Activity not written yet, but you could use the pieces from the mitosis activity and with a few additions use them to model the following.headspinsmall.gif

Meiosis_Tetrad.jpg
Meiosis_Tetrad.jpg

The Phases of Meiosis
Interphase:
-the cell replicates its chromosomes
-each chromosome has two sister chromatids held together by a centromere
Prophase 1:
-chromosomes coil up and a spindle forms
-homologous chromosomes come together matched gene by gene forming a tetrad
-Crossing Over may occur when chromatids exchange genetic material
-this occurs two or three times per pair of homologous chromosomes
-Crossing Over results in new combinations of alleles on a chromosomes
Metaphase 1:
-the centromere of each chromosome becomes attached to a spindle fiber
-the spindle fibers pull the tetrads to the equator of the spindle
-homologous chromosomes are lined up side by side as tetrads
Anaphase 1:
-homologous chromosomes separate and move to opposite ends of the cell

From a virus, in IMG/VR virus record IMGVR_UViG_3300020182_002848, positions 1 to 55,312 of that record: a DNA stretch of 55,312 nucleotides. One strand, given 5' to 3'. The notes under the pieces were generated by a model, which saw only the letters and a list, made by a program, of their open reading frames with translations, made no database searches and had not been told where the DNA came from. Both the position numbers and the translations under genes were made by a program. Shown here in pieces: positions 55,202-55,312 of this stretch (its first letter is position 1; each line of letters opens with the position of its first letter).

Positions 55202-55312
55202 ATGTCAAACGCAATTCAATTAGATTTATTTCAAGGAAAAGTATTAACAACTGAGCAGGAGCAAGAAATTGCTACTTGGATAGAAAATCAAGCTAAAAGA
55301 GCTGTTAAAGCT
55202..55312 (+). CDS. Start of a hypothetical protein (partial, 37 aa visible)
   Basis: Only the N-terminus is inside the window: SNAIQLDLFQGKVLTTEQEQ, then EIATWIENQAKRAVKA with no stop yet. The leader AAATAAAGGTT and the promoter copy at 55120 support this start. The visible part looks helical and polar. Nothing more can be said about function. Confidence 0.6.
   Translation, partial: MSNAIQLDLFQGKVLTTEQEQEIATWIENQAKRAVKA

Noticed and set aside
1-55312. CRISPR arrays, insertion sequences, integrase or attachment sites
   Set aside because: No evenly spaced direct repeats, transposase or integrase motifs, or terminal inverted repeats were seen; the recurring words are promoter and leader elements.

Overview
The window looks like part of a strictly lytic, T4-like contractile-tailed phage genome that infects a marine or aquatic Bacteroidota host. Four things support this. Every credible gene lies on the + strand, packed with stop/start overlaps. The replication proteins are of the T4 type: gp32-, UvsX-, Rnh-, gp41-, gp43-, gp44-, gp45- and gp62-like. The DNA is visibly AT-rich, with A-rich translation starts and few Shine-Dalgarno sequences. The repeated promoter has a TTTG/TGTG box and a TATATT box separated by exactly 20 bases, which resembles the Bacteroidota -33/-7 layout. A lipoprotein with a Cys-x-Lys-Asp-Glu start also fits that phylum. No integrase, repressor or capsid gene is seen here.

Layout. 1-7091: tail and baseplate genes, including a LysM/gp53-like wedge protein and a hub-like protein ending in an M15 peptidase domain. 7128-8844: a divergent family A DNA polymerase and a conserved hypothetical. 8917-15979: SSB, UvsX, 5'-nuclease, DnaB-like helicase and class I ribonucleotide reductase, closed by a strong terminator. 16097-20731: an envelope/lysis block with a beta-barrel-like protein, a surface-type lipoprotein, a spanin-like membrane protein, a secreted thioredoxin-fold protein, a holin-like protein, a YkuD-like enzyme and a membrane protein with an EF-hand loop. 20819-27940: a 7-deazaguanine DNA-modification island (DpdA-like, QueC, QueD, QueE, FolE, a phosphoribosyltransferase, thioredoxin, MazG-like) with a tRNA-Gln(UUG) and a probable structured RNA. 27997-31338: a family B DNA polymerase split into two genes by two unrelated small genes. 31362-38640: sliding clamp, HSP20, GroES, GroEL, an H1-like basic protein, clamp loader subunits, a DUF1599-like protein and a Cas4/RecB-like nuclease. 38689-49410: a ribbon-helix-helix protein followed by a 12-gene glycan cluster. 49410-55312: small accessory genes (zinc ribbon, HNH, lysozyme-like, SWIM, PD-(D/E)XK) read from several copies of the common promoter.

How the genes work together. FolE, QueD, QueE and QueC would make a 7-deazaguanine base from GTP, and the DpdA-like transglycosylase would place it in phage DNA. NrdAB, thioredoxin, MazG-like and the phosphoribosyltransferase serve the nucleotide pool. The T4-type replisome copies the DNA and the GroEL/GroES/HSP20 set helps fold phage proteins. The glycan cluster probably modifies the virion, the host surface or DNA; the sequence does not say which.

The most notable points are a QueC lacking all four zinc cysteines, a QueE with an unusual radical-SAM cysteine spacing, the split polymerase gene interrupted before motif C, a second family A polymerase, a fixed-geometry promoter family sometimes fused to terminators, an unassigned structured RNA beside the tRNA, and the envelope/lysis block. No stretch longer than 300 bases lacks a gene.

-centromeres do not split
-this ensures that each new cell will receive only one chromosome from each homologous
pair
Telophase 1:
-the spindle breaks down and the chromosomes uncoil
-the cytoplasm divides to yield two new cells
-each cell has half the genetic information of the original cell because it has only one homologous
chromosome from each pair
Prophase II-
-a spindle forms in each of the two new cells and the fibers attach to the chromosomes
Metaphase II-
-the chromosomes are pulled to the center of the cell and line up randomly at the equator
Anaphase II-
-the centromere of each chromosome splits
-the sister chromatids separate and move to opposite poles
Telophase II-
-nuclei re-form
-the spindles break down
-the cytoplasm divides
-identical to mitosis (Meiosis II)
What Meiosis produces:
-four haploid sex cells from one original diploid cell
-each haploid cell contains one chromosome from each homologous pair
-haploid cells will become gametes transmitting genes to offspring